Our North American Editor Gary Horrocks reports on something rather different for DSC – The famously rule flexing 1967 Chevrolet Chevelle NASCAR of Smokey Yunick:
One of the benefits of volunteering at a Motorsport Museum is the opportunity to reacquaint myself with other areas of motorsport that I’ve neglected over the last years 15 plus years of focusing on sportscars. Those that know me much at all know I’m not the biggest fan of the current iteration of NASCAR, but I have to admit I was quite excited when I was asked to prepare some signage for a legendary, I guess non-race car. Right next to this Chevelle was a Ned Jarrett 1966 Ford Fairlane (below), which is actually quite tame (and much more stock) when compared to the subject of this article.
Even in the ‘60’s, the term stock car was pretty much a bold faced lie…
Most race cars are famous for what they did on track. Not this Smokey Yunick built 1967 Chevrolet Chevelle – it was banned by NASCAR before it had a chance to compete. Because of the many stories surrounding the car and its creator, the car became an urban legend, where the lines between fact and fiction are extremely blurred. Much of this is due to technical genius and outright character that Smokey was.
He was a one of a kind character. A survivor of over 50 bombing missions in WWII, he chose Daytona Beach to settle in after the war. It was here that he opened his garage, The Best Damn Garage In Town and immediately became a part of the racing scene, first on the beach and then on the tracks of a then infant NASCAR racing series.
While he saw tremendous success in NASCAR, winning championships in 1951 and 1953, he also participated in Indycar racing, winning the 1960 edition of the Indy 500 with a car driven by Jim Rathman (who came out on the short end in a chapter of “Best Damn Garage in Town” titled 50 Good Drivers and an Asshole). His NASCAR career started with racing Hudson Hornets on the beach, but eventually he hooked up with Chevrolet where he put his mechanical genius to work for many years.
It is from his efforts for Chevrolet that this rather unique Chevelle was born, which was supposed to race at the Daytona 500 in 1968. Legend is that this car is a 7/8 scale replica of a Chevelle, but that is false. The car matched the templates of a nearby Chevelle, one that also happened to be owned by Smokey…
Much of what makes this car so unique is the details. The front bumper was altered and set back into the bodywork to improve the aerodynamics as well as deepened 2 inches in order to keep the air out from under the car.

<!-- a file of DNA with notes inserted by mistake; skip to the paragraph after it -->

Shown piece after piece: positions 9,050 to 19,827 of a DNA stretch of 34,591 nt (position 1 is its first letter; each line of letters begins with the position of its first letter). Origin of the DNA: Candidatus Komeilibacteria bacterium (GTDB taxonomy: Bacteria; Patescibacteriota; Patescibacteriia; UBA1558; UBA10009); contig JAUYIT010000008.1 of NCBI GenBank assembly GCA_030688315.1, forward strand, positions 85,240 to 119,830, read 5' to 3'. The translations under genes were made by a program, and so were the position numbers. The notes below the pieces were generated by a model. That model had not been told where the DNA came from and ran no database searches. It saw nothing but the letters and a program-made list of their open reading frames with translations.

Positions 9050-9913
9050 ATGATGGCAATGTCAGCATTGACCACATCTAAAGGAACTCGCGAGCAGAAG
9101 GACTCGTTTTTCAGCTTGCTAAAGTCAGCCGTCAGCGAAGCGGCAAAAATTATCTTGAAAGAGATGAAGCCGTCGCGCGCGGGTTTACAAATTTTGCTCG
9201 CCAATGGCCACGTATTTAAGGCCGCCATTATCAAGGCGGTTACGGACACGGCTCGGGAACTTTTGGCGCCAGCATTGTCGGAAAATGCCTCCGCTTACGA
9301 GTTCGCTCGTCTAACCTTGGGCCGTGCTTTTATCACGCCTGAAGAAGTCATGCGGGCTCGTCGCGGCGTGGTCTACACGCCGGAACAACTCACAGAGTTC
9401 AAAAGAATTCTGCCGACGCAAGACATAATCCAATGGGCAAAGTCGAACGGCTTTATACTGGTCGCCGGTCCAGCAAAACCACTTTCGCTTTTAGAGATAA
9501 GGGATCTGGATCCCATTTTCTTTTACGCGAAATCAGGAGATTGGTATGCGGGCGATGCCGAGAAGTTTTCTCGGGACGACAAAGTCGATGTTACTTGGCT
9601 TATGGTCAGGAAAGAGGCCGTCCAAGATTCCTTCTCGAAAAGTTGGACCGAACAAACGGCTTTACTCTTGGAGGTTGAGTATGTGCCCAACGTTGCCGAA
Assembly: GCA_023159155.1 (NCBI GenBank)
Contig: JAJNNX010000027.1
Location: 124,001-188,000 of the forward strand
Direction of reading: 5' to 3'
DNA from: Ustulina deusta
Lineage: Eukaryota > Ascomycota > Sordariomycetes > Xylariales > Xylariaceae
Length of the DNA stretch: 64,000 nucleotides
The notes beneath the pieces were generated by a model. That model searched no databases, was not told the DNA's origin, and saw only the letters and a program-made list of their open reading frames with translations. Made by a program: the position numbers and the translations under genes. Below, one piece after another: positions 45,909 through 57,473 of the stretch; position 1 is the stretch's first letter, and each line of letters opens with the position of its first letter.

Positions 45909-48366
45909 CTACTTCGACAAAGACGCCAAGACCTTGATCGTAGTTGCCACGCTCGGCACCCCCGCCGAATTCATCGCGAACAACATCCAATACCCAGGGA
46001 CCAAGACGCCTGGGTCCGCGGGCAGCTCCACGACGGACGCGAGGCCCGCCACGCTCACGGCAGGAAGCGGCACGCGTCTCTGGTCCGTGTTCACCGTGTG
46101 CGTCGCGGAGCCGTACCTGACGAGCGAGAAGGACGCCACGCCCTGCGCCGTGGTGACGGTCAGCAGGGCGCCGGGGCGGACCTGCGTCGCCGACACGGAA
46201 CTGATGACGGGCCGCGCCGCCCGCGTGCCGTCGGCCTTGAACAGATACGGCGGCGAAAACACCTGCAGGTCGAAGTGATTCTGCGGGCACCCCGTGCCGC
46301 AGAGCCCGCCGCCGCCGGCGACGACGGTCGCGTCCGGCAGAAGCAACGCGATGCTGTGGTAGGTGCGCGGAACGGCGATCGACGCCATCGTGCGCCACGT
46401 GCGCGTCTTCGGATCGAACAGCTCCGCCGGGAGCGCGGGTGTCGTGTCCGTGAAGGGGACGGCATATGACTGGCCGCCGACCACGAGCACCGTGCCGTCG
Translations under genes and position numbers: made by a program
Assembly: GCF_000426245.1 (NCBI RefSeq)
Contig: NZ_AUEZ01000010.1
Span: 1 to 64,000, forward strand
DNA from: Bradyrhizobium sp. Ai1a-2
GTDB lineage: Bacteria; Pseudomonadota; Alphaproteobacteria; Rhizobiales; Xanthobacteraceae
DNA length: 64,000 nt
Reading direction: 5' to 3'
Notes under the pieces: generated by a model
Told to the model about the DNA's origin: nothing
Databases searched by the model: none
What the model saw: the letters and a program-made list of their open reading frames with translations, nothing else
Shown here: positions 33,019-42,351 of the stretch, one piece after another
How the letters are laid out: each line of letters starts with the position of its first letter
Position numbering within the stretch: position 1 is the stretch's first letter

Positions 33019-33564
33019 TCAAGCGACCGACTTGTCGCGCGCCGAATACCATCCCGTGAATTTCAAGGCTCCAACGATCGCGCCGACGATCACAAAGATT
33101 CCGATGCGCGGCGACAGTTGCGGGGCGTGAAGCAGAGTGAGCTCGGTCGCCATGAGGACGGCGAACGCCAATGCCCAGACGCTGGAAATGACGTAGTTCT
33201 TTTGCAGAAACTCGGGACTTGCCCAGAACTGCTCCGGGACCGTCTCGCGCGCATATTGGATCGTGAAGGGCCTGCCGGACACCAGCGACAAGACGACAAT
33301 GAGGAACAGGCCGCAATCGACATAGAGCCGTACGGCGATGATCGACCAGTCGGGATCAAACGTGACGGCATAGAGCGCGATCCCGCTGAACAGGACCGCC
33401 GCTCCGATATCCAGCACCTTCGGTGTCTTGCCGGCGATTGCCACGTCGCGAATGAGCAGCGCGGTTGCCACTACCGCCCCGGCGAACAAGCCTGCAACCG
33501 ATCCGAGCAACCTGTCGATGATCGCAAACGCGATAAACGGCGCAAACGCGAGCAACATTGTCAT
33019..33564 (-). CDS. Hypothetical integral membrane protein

Additional attention was paid to the windshield and making it flush with the surrounding bodywork to reduce the drag. The top of the car features a subtle flip up near the rear edge to generate some downforce at the rear of the car.
Smokey never considered himself a cheat, but he was always looking for a way to artfully dodge rules. ”If they didn’t say you couldn’t, I thought it was fair game” is how Smokey approached racing. A prime example of that is in the frame of this car. The NASCAR rulebook stipulated that the frame could be substituted from another manufacturer, so Smokey manufactured his own frame and utilized the 427 cubic inch Chevrolet motor as a frame cross member in order to further stiffen the chassis.
NASCAR rules stated that the engine must be centered between the frame rails, so in order to gain an advantage it was offset to the left. He also moved the driver back and to the left of the car, again playing with the balance. The use of Lexan for the front and rear glass helped the car come in 100 lbs below minimum weight, so Smokey added the necessary weight to the left side of the car.
But that wasn’t enough – the body was actually moved back a couple of inches, which also meant that the wheel wells were moved accordingly. The underside of the car was smoothed as much as possible, much like a bellypan, while negative air pressure pockets were created behind the wheel wells, all in an attempt to move the air out of the wheel wells as efficiently as possible and increase the downforce.
The frame is responsible for much of the legend of this car. Besides all of the above, the frame rails were in reportedly designed to be an auxiliary fuel tank, secretly increasing the regulated capacity of the car by something like 5 gallons, which in theory would allow it to make less stops during a race. Tech was performed on the car with an empty fuel tank and when Smokey was informed that the car failed and would not be allowed to race, he started the car up and drove away, never to return to NASCAR, although he did try to take out his frustrations on Bill France with a 4 pound hammer, but that was also from many years of accumulated frustrations…
Long afterwards, in his book, “The Best Damn Garage in Town” Smokey looked back and said, “this car had power, aerodynamics and chassis. Too bad we never got to run it. I think it might have been interesting. Was this car a cheater? You’re goddamn right it was… but not by NASCAR’s published rule book in 1968.”